Ghosts of the past

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Yesterday my mother told me, “Those shorts make you look slimmer.”

This is the second time she’s commented on my shorts making me “look” slimmer. It seems like an benign statement, perhaps even a compliment, but it’s what I read between the lines that stung. She never says that I look slimmer, it’s always the jeans making me look slimmer, or the shirt, or my hair. I’ve lost almost 50 pounds since December 2010, it’s not the jeans that make me look slimmer- I am slimmer.

My mother would never say that though. She has said that I looked like I gained a lot of weight, on more than one occasion. She’s commented that I would be beautiful if I’d lose 10 more pounds, even when I was at a good BMI. But never anything straightforward about my weight-loss. Usually, when I tell her that I’ve lost weight she says this about herself, “I really need to lose weight. I’m so fat, UGH.” The woman weighs 50 pounds less than me, and wears clothing many sizes smaller than me. So, she just makes me feel disgusting, while I’m trying to tell her how well I’m doing.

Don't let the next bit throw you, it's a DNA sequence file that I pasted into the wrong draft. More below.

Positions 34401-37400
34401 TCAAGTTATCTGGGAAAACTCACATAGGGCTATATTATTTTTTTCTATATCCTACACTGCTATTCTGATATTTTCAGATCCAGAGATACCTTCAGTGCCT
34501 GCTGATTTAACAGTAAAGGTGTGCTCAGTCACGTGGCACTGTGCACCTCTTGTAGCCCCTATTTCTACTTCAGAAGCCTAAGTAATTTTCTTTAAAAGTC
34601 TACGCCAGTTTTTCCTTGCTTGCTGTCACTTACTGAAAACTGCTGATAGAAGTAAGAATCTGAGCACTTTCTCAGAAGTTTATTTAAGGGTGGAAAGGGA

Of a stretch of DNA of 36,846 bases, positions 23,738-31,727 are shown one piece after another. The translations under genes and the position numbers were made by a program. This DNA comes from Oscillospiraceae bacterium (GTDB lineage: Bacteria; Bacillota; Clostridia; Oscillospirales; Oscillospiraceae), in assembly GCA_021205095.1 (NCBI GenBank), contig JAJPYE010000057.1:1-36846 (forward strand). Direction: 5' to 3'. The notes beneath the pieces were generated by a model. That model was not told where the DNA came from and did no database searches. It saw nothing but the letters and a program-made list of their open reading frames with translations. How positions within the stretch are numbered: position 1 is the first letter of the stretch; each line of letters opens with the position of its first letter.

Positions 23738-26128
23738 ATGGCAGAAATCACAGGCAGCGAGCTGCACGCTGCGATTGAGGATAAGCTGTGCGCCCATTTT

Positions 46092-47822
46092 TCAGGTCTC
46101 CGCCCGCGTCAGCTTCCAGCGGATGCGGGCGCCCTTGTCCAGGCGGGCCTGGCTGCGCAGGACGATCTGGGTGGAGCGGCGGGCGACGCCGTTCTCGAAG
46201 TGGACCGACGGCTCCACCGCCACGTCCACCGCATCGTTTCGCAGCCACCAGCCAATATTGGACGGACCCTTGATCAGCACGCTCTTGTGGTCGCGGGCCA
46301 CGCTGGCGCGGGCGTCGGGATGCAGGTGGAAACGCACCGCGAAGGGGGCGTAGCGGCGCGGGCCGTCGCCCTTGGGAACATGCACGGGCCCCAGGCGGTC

It’s not just her though. I get comments a lot about how I should lose weight, have I considered this or that.

I just want to say this now, fat people own mirrors too. I knew I was fat before anyone else did. I own a scale. These comments don’t help anyone, especially the person they’re being cast upon. We’re either going to help ourselves or we’re not. I wish people would offer more encouragement than criticism when it comes to weight issues. Although, to be honest, compliments can hurt too. I guess there’s really no winning.

Anyway, I’ve learned to motivate myself. I’m losing weight for me now. So while her comments stung, I’m not taking them to heart. I had to listen to 27 years of her (and the rest of my families) comments and criticisms, I know that I’ll never be pretty in her eyes because she’s projecting her own body image issues onto me. That doesn’t mean that it won’t still sting when she says something rude, but at least I don’t let it burrow and fester anymore.